One of the points of connection between Laban and Bilam is the fact that they both despised Beneh Yisrael, but ended up helping our nation. As much as Laban despised Yaakob and everything he stood for, he ended up giving Yaakob four wives with whom he produced the twelve tribes. In essence, Laban – who hated Am Yisrael – inadvertently built the foundations of the Jewish Nation. Bilam, too, set out to destroy Beneh Yisrael by cursing them, but G-d transformed these curses into beautiful blessings, some of which are used even to this day.

We can now understand why the story of Bilam was deemed worthy of being included in the text of Shema, when we reaffirm our faith in G-d. Shema begins with the proclamation, "Hashem Elokenu Hashem Ehad" – that G-d is one, that He is the only fully independent power in the world. Nothing else in the world has any independent control or authority; the sun rises each morning only because G-d has it rise. The greatest – or at least one of the greatest – manifestations of G-d’s exclusive power is the way He manipulates the wicked to achieve the precise opposite of what they set out to accomplish. The story of Bilam shows us how even when an exceedingly powerful or talented enemy sets out to destroy Am Yisrael, he not only fails, but ends up making Am Yisrael better and stronger. This is why the Rabbis considered including this story as part of Shema – because it serves as a powerful lesson in Emuna, teaching us that nobody and nothing has any power besides G-d.

Learning this story, then, should reinforce our faith in Hashem, and remind us that no matter what kind of problem we face, no matter what difficulties we struggle with, G-d, who exercises full, unlimited control over the world, can assist us. We never need to experience fear or anxiety, because, as the story of Bilam reminds us, G-d has the power to transform any situation – no matter how difficult – into a source of great blessing.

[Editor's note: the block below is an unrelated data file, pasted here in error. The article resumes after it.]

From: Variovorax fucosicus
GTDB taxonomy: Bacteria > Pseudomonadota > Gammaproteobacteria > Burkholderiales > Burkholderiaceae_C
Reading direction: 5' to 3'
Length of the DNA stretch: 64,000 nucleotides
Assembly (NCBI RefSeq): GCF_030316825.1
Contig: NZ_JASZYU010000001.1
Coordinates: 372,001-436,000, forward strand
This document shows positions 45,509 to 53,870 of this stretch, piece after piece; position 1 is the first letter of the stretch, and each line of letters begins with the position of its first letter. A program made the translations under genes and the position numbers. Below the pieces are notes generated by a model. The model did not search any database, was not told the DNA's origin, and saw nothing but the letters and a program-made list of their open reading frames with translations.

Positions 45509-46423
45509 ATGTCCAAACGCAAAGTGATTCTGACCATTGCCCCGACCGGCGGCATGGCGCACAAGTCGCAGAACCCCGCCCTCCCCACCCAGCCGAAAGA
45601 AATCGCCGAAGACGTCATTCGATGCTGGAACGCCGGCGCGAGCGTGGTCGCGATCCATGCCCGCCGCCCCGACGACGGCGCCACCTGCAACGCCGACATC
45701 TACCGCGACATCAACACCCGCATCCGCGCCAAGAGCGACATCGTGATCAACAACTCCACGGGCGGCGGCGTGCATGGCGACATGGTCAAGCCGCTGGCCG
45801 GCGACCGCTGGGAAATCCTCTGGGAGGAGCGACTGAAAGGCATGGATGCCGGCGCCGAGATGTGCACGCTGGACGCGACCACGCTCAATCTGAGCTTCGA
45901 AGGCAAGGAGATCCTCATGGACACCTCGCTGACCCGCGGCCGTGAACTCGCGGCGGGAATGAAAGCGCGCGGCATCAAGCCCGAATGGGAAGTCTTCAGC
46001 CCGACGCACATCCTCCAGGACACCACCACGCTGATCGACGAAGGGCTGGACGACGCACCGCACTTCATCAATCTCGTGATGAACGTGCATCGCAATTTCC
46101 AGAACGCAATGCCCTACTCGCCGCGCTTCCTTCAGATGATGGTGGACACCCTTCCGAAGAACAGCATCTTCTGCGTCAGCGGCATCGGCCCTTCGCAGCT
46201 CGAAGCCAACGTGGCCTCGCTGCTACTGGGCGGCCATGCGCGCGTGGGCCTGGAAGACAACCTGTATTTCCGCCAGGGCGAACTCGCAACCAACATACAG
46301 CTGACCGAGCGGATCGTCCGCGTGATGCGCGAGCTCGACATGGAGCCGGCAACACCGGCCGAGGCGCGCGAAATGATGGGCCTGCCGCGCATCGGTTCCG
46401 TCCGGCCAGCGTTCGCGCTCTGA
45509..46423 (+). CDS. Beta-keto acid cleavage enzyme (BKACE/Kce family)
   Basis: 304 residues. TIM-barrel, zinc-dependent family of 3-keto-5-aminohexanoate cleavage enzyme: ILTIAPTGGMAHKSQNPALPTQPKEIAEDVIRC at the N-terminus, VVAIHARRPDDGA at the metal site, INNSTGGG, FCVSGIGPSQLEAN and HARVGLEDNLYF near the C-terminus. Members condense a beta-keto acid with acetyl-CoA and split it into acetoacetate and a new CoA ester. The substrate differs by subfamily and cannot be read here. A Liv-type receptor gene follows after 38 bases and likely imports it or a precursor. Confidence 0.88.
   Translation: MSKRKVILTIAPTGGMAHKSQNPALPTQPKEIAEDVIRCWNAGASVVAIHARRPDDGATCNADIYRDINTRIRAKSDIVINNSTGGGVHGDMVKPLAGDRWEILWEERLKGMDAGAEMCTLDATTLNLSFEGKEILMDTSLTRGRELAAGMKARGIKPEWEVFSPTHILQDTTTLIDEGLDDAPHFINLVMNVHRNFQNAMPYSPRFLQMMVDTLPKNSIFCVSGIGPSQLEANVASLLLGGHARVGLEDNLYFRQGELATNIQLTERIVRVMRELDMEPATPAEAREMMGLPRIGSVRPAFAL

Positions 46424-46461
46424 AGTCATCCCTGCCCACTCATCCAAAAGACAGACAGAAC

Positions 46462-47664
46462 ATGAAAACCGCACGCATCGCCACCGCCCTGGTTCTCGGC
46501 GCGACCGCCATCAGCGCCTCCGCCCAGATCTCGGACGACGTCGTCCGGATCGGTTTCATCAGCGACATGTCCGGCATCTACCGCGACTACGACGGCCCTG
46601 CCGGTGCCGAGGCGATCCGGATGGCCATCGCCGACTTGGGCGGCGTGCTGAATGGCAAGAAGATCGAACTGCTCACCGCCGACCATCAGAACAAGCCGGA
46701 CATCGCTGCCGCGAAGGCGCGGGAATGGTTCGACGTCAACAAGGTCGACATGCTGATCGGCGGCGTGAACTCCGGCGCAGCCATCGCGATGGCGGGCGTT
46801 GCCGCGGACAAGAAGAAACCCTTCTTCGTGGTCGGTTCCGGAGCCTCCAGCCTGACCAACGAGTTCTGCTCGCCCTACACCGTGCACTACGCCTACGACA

Selected & translated by David Azerad, Hazzan Maghen Abraham  


Halachot fast of 17 in Tammuz according to the rulings of Rabbi Obadiah Yosef ZT”L


When does the fast of 17th of Tammuz begin (this year it is postponed to Sunday)


The fast begins at dawn. That is, an hour and twelve moments in temporary hours,(Sha'ah Zemanit) before sunrise, until the stars come out, (Tzeit Hakochavim) which is about 20 minutes after sunset.


Can a person that is exempt from fasting eat sweets?


A person that is exempt from fasting due to illness and weakness, they should not eat delicacies and sweets like chocolate, ice cream and so on.If the patient needs to eat meat and other important foods in order to be strengthened and healed, he is allowed to eat it.

He who fasts, but must swallow pills because of headaches etc… can swallow without water and if it is difficult for him to swallow without water, he can swallow with a little water. It is also good to crush the pill with a little water in a spoon and swallow.

One may not chew gum during fasting however if it has no taste at all, it is permissible to chew it.


Bevirkat Shabbat Shalom Umevorach

David Azerad 


3) HOLY JoKeS!!


Selection of funny snippets, loosely related to this weeks parashah, to brighten your day



on the donkey saving Bilaam's life


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Sat, December 3 2022 9 Kislev 5783